In the case of the Women of Steel sculpture, the commission was from Sheffield City Council. Over the years there had again been an increasing conviction that women who worked in the steel industry needed to be commemorated as a group. It’s not a statue to anybody individually, but rather it’s a commemoration of the many women in the 1940s who had taken the reins of the industry when all the men had gone off to war.
Their conditions were very tough. They worked seven day weeks. They were exhausted because it was hard, physical work. These were young women who’d come out of shop work and domestic service, and suddenly within days they were wearing overalls, they were up cranes and were hammering steel.
It was only their camaraderie that got them through, so I made a sculpture which expressed that camaraderie – two women, one a welder, one a riveter, walking along arm in arm in a jaunty way. I hope this expressed some of the energy and buoyancy they had, and indeed they needed, to get through such tough work.
I put their fists on their hips as a kind of symbol of defiance against the enemy, and of course people now link arms with it. I never even thought of that when I was coming up with the concept and putting it up. Of course, now it seems completely obvious that people would do this! There are sometimes wonderful, unexpected bonuses to each job. Sometimes you do something with the conviction that it means one thing, and to everyone else it means another.
Historically so many monuments to men have been of stand-alone individuals. One of the great things about the Sheffield piece is that it celebrates not just one person’s achievement. but the achievement of women binding together and doing something as a community.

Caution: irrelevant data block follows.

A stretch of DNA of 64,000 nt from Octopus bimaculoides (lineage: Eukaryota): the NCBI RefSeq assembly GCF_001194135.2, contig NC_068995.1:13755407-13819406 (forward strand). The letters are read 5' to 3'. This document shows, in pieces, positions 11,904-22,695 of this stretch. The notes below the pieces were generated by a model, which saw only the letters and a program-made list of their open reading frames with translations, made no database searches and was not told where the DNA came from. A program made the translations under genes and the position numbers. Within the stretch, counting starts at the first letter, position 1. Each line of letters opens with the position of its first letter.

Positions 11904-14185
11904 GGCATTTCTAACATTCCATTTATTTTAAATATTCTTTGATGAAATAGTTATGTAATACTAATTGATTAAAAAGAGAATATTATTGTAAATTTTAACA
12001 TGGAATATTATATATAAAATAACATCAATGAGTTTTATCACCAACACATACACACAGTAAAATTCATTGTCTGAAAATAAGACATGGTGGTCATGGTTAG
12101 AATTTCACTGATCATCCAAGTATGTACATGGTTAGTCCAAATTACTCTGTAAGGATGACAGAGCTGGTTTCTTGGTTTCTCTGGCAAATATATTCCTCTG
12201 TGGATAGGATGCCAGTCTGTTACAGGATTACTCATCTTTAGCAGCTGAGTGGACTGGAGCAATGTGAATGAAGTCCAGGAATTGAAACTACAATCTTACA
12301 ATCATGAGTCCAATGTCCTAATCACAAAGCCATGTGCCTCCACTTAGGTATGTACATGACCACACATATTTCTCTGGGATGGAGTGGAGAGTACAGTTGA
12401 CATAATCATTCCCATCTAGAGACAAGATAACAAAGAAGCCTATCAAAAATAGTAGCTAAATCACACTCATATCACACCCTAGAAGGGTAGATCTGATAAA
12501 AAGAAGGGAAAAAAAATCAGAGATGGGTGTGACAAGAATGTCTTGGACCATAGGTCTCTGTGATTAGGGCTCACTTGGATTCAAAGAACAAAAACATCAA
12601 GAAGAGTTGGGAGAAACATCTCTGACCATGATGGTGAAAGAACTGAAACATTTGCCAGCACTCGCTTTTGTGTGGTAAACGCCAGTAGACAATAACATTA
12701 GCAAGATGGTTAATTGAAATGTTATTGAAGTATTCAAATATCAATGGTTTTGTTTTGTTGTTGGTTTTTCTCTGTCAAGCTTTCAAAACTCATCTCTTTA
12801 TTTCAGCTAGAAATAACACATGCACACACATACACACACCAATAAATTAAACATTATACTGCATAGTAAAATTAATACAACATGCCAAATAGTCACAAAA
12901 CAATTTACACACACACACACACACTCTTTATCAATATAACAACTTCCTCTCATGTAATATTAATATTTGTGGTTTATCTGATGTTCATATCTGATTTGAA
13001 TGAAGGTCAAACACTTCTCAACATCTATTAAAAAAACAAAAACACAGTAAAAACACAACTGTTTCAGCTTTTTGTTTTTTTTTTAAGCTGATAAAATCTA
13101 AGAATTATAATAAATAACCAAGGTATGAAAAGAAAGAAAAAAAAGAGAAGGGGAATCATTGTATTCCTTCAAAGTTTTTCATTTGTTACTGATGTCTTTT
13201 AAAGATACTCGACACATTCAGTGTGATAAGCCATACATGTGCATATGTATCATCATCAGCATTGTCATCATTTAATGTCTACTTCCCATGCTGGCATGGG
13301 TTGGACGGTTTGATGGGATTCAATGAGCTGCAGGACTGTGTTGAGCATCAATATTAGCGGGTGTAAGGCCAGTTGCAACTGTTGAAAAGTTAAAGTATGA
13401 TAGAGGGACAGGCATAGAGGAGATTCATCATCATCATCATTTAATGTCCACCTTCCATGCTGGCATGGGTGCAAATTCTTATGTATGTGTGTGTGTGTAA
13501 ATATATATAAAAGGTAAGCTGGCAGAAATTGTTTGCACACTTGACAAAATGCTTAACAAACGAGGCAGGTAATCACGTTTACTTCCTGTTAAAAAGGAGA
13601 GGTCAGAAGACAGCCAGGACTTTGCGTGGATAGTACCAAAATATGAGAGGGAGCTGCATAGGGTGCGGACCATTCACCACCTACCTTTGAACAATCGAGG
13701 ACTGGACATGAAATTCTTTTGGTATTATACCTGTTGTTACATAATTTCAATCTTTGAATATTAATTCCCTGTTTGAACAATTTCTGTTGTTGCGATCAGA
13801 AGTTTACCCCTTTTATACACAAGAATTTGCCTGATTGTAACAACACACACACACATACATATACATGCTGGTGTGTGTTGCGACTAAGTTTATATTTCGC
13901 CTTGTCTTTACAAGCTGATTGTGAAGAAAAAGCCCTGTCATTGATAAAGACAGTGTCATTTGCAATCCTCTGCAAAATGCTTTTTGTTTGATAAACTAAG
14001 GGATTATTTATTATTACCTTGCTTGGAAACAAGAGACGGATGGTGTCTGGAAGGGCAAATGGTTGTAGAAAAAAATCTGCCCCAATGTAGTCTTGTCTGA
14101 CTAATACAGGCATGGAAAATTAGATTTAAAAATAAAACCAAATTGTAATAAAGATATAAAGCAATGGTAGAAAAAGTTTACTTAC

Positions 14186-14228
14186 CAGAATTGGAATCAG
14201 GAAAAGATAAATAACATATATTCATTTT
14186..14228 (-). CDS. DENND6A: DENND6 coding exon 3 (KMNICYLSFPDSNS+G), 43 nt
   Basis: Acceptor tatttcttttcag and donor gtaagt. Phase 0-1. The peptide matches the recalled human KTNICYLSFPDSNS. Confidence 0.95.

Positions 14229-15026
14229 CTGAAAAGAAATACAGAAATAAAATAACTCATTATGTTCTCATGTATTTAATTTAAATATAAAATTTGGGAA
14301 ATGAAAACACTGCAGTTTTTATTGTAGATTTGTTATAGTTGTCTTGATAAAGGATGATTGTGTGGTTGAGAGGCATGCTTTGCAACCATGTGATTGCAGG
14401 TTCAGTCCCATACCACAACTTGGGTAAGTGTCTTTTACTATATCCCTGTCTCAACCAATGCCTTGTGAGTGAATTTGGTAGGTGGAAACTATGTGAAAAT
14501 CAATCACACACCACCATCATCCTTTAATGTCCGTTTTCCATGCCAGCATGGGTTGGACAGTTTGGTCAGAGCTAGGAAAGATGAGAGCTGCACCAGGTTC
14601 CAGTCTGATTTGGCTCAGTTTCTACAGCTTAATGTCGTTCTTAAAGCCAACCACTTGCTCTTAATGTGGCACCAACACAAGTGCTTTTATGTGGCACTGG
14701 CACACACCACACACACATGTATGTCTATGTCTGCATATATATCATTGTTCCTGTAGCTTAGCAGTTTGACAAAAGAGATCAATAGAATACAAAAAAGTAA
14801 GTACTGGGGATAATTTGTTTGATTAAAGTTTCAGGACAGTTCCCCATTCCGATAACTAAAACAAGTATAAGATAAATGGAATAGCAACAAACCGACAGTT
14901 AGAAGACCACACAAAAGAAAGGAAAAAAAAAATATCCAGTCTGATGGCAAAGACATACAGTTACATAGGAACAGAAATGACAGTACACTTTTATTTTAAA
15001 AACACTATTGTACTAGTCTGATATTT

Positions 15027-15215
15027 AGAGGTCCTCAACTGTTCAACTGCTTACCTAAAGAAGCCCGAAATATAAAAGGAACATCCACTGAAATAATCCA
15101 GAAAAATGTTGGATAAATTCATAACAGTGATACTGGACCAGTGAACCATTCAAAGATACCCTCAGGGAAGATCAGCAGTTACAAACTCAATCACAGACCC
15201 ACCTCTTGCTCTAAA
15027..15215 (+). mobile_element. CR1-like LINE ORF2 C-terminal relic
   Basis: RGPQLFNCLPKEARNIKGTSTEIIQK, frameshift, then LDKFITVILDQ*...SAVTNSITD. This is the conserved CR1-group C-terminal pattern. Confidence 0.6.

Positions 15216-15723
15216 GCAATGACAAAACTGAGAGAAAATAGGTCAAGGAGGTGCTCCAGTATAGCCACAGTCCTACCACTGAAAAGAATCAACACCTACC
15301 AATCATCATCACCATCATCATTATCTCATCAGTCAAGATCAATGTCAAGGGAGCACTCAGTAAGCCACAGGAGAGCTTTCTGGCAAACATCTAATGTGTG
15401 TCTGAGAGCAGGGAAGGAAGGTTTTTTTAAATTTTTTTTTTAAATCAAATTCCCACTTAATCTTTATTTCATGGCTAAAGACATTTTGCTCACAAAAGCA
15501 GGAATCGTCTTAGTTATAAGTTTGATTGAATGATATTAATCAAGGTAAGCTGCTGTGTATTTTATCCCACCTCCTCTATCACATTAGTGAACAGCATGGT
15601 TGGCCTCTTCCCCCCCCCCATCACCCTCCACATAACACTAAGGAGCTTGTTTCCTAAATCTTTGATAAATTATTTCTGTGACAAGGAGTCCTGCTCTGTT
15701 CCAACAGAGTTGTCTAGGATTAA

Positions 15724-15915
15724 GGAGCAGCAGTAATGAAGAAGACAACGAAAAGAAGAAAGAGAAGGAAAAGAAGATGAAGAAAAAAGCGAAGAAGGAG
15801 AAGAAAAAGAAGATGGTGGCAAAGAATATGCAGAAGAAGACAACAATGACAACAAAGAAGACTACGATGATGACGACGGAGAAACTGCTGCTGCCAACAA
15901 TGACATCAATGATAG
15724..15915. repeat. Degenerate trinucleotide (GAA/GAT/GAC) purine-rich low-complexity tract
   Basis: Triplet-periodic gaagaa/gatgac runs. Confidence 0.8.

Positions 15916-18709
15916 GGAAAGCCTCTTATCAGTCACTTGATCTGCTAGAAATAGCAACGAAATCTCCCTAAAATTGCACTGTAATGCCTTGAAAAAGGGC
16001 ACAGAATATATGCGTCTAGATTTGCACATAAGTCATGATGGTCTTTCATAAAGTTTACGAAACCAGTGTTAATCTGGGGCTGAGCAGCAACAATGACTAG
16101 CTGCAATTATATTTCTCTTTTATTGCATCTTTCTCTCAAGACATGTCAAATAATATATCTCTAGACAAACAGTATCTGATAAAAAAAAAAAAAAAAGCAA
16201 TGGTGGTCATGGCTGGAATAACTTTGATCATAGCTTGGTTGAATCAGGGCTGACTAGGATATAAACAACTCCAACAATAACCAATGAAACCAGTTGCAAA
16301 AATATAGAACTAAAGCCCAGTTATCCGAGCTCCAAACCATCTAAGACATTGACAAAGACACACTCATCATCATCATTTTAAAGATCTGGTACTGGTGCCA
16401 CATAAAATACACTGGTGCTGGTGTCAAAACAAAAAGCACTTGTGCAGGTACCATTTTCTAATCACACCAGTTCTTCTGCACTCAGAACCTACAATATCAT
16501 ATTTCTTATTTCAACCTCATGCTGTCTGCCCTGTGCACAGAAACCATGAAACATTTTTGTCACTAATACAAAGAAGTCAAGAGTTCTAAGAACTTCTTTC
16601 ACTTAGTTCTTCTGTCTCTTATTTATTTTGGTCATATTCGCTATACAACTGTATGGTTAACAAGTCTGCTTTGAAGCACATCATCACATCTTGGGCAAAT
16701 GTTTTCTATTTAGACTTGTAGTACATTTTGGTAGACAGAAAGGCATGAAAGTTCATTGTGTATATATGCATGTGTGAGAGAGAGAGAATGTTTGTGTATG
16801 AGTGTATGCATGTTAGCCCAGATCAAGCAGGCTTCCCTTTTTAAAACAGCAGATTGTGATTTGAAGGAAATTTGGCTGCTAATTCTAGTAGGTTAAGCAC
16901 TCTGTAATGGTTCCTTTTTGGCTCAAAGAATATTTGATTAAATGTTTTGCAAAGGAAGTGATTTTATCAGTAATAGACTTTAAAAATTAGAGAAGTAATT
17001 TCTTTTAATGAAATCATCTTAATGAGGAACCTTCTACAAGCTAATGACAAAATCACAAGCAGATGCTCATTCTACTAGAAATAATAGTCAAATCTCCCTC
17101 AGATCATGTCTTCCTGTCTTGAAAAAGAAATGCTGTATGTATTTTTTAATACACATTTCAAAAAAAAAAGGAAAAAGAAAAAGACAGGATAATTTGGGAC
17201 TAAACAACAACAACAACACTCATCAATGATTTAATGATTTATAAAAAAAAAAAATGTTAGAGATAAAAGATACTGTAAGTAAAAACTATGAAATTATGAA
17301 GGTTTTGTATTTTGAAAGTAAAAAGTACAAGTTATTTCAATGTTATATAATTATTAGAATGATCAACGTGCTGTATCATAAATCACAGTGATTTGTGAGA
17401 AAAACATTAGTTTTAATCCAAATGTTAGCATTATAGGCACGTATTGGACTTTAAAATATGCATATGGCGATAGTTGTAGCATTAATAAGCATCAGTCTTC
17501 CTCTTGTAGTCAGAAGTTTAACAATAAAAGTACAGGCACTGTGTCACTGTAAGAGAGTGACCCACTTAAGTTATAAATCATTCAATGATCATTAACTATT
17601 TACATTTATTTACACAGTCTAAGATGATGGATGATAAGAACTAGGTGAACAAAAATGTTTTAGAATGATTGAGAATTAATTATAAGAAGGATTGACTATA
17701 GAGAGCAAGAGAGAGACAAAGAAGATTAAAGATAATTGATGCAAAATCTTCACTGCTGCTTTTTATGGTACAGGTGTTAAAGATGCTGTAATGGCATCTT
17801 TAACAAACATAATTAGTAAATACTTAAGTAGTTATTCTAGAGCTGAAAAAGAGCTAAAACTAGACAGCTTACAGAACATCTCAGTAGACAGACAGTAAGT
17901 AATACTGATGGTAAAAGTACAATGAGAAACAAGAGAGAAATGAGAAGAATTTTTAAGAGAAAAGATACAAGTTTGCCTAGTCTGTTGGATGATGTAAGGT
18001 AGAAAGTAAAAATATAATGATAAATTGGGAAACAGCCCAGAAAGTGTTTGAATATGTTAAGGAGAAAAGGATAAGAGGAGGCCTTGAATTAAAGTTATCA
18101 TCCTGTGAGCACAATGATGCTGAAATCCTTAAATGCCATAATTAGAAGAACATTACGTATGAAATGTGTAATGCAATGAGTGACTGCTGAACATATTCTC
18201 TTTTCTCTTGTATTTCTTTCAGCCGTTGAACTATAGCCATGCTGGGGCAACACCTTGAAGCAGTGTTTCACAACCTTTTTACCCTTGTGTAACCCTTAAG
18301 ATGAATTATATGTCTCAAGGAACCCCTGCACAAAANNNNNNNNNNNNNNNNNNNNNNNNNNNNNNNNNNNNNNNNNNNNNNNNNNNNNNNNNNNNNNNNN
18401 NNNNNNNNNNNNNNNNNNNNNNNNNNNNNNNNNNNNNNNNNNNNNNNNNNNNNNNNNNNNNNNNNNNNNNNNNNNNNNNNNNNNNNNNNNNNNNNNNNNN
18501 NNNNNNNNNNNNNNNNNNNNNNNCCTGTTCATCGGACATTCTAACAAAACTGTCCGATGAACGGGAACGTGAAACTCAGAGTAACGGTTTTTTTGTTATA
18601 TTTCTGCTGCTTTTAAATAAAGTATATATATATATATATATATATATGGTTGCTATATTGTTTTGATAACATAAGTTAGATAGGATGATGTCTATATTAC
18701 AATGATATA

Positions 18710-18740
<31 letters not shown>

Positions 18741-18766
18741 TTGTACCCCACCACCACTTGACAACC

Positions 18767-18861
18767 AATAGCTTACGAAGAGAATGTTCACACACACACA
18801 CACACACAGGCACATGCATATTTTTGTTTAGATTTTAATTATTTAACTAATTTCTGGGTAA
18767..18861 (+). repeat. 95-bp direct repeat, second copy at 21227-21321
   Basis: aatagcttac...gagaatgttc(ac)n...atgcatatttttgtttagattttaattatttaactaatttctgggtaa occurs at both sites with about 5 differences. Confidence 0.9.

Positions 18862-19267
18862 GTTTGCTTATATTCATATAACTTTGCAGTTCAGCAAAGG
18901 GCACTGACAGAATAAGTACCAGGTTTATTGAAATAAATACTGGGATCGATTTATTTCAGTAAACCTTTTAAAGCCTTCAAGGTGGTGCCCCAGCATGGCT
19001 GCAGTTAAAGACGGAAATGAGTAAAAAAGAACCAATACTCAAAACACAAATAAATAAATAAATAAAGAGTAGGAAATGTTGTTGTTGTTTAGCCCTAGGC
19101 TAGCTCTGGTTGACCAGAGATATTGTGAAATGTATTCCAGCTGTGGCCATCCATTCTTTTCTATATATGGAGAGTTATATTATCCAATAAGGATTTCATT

The monuments we erect reflect what our society values
Apparently only 15% of statues in this country are of women, and of course that’s ludicrously unjust. Things are changing but only very slowly. Astonishingly no named woman of mixed race had been commemorated with a statue in this country before Mary Seacole’s went up last year.
Now there are a number of projects to erect statues of women, notably the competition recently set up in Manchester to choose a famous woman to commemorate in the city. There are a considerable number of statues already in Manchester and only one is of a woman – Queen Victoria.
There was a city-wide vote to determine which daughter of the city was thought to have contributed most and Emmeline Pankhurst was chosen. There’s a competition between various sculptors to come up with the chosen design. I’m on the list for that.
The democratisation of the commissioning of public art
I’m no fundraising expert but I do see my job as using the funds raised in the most responsible way possible – doing my best to give people an excellent monument. Hundreds of people usually contribute to the funds for a statue through crowdfunding, Internet appeals and fundraising events. Specific donors who have a vested interest in promoting the pieces are also targeted, but the process is invariably democratic and accountable.